Tuesday, March 09, 2004


Back in January (Jan. 28, if permalinks still aren't working), I briefly discussed a few manga I'd purchased by Shungicu Uchida, or Shungiku Uchida (the former romanization is irregular, but is apparently the one she prefers), one of which was Minami kun no koibito, about a boy whose girlfriend is only a few inches tall. Since then I've discovered that she's a considerably more important figure than I'd thought.

It started at the SF Kinokuniya, where I bought a few more manga by her. One of these, Watashitachi wa hanshoku shite iru ("We Are Reproducing"), I thought I'd remembered reading about in Frederik L. Schodt's Dreamland Japan. When I got a chance to look it up, it turned out I was right: Uchida is one of about two dozen artists whom Schodt profiles in his book, and that particular manga, which depicts the birth of her own child, won what Schodt calls "a prestigious literary award."

Uchida is also a prose writer, of both fiction and essays. One of her novels, a bestseller, is an autobiographical novel about her sexual abuse at her stepfather's hands entitled Fazaafakkaa ("Father Fucker"). A few days ago I went up to Chicago for a day, and spent much of it in Japanese bookstores. While looking for more novels by Uchida, I discovered that editions of some of her manga (including Minami kun no koibito) were shelved with fiction instead of manga in all three stores I visited, something I didn't observe for any other manga.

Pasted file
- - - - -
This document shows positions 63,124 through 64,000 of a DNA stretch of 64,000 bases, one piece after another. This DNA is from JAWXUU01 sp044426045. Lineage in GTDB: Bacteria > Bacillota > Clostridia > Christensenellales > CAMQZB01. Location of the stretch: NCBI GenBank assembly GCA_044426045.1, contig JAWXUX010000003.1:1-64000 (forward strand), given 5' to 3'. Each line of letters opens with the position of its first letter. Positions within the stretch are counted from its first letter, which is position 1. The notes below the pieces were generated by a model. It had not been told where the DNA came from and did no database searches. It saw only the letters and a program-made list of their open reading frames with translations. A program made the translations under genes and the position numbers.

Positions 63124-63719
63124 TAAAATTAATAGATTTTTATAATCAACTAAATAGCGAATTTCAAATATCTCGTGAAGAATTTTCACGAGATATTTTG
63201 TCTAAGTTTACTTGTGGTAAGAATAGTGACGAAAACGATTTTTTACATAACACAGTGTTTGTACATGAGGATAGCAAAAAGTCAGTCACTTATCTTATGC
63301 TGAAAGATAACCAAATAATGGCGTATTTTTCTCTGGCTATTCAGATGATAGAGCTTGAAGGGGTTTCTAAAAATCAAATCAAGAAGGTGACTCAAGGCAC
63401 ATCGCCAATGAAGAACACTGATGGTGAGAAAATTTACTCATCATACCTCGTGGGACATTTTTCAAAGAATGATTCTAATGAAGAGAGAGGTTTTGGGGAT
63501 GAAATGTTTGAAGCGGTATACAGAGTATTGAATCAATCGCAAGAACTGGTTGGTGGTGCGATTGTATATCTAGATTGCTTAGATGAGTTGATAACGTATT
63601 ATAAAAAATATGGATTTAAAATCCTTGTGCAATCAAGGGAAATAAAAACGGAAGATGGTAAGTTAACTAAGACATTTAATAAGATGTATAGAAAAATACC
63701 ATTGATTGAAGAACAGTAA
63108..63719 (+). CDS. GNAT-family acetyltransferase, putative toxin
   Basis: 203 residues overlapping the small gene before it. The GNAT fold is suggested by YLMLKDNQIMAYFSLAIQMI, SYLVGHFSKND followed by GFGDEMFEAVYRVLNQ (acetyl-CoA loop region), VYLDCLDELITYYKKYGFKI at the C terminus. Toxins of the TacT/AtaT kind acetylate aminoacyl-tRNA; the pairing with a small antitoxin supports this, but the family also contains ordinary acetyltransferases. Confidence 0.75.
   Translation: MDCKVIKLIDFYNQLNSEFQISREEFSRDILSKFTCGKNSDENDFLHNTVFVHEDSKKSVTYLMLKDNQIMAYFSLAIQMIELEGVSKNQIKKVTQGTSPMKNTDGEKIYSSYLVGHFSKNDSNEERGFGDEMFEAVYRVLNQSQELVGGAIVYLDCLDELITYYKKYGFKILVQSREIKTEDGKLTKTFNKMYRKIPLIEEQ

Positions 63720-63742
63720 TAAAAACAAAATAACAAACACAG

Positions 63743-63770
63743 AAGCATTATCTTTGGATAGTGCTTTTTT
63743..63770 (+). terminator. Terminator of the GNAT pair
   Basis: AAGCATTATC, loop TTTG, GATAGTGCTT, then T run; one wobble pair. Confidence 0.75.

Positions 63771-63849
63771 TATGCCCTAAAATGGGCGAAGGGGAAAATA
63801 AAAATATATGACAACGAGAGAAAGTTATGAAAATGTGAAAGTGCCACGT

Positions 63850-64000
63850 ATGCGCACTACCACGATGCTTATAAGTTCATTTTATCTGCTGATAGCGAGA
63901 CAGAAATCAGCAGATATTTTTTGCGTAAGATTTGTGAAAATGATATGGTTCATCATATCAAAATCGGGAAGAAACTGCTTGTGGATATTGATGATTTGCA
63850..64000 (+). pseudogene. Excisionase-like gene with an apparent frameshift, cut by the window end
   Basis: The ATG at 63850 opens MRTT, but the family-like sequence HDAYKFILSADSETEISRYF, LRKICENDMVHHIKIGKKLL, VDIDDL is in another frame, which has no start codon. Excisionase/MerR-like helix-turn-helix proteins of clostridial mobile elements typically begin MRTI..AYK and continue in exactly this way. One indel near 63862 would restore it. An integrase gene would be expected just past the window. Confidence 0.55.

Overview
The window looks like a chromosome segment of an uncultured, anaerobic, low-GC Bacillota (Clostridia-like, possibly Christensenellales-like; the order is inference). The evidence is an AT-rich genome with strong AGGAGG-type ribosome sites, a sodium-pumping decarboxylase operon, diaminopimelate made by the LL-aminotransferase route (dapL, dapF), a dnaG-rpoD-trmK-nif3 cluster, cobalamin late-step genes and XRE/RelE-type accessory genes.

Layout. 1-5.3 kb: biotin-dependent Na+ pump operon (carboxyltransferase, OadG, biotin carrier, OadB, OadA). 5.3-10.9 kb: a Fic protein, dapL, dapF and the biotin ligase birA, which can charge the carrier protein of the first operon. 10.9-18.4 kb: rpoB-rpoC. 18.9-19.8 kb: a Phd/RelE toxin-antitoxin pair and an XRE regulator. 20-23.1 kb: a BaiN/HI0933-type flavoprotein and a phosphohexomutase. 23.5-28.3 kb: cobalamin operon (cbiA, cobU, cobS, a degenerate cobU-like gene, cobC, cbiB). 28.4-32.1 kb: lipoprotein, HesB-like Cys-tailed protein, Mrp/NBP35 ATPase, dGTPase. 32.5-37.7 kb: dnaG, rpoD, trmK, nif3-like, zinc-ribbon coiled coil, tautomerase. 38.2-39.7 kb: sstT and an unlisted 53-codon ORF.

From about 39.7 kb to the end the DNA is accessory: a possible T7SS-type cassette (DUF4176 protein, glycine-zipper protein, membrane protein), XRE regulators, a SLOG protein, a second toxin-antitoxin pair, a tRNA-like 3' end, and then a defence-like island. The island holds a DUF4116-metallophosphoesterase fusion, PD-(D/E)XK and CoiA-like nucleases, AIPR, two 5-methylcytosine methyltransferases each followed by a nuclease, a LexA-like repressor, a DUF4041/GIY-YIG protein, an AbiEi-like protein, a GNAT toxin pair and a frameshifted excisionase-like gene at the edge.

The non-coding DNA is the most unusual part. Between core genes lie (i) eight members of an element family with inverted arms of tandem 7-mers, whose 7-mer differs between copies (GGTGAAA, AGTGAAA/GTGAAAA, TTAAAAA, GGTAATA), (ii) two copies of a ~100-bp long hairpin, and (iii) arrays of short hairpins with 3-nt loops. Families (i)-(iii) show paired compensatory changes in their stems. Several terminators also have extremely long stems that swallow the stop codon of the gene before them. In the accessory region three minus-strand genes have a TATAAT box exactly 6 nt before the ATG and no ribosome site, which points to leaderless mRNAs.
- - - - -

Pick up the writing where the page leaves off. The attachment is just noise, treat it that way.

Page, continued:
Minami kun no koibito was made into a live-action TV series (not an anime, as Schodt erroneously states), which might explain why I've gotten several hits from people searching specifically for that title. Uchida is herself an actor: she was in a TV series based upon another of her works, and in several films, including Visitor Q (directed by Takashi Miike), in which she played the mother, and the zombie film Stacy both of which have been released on DVD in the U.S.

Anyway, Uchida appears to be somewhat of a celebrity in Japan. I now own quite a number of her works, both manga and prose, and I'll report on them as I read them. In the meantime, Schodt's profile of her in Dreamland Japan is four pages long and includes samples of her art.

(Updated to add the info about Visitor Q and to correct an error.)

[Update: I've reviewed Minami kun no koibito above, on Mar. 23).]


To the regular readers of this blog, if there are any, I apologize for the lack of updates. It's been a combination of lack of energy, a busy past few days, and the conflict (or "contradiction," as a Marxist would say) between actually writing in my blog and doing things, such as reading Japanese, which will give me something to write about. I'll try to do better in the future, though I can't promise anything.

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